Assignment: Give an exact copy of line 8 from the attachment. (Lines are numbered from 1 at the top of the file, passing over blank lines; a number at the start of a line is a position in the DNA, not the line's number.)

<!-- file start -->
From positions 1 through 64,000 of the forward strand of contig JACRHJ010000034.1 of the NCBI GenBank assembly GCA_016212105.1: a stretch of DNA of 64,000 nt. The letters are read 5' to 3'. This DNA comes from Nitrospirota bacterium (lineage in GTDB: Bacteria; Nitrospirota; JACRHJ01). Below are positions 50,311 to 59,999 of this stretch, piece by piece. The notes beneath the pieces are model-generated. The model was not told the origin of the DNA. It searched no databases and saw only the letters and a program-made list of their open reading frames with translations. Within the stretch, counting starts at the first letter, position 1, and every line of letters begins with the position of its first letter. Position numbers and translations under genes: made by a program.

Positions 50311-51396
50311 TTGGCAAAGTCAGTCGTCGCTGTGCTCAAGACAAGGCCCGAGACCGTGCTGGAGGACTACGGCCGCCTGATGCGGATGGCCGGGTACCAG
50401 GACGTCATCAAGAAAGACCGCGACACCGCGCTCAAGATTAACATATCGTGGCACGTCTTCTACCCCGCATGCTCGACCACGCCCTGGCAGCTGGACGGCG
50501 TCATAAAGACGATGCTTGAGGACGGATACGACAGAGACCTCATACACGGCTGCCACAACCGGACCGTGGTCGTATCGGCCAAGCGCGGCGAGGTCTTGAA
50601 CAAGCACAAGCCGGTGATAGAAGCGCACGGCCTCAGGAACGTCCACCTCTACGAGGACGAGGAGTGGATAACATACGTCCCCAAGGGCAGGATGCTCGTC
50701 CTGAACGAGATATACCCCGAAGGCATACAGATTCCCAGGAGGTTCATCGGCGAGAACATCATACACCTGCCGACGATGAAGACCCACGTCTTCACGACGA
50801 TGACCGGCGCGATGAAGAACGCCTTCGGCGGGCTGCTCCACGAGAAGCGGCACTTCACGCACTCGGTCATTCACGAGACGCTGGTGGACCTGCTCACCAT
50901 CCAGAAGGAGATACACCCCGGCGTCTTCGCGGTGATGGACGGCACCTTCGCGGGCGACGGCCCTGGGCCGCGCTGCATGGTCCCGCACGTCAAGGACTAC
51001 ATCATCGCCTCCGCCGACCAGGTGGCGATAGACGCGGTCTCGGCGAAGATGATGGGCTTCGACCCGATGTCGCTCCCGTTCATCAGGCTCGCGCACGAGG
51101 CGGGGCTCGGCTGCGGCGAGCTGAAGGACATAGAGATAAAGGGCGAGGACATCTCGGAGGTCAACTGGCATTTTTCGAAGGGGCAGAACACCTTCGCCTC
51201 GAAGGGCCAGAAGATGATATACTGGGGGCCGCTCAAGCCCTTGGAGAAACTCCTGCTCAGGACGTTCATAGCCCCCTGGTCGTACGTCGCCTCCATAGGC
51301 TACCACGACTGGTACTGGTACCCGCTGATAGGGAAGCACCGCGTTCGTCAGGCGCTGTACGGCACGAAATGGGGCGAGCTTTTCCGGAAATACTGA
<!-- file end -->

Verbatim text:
50801 TGACCGGCGCGATGAAGAACGCCTTCGGCGGGCTGCTCCACGAGAAGCGGCACTTCACGCACTCGGTCATTCACGAGACGCTGGTGGACCTGCTCACCAT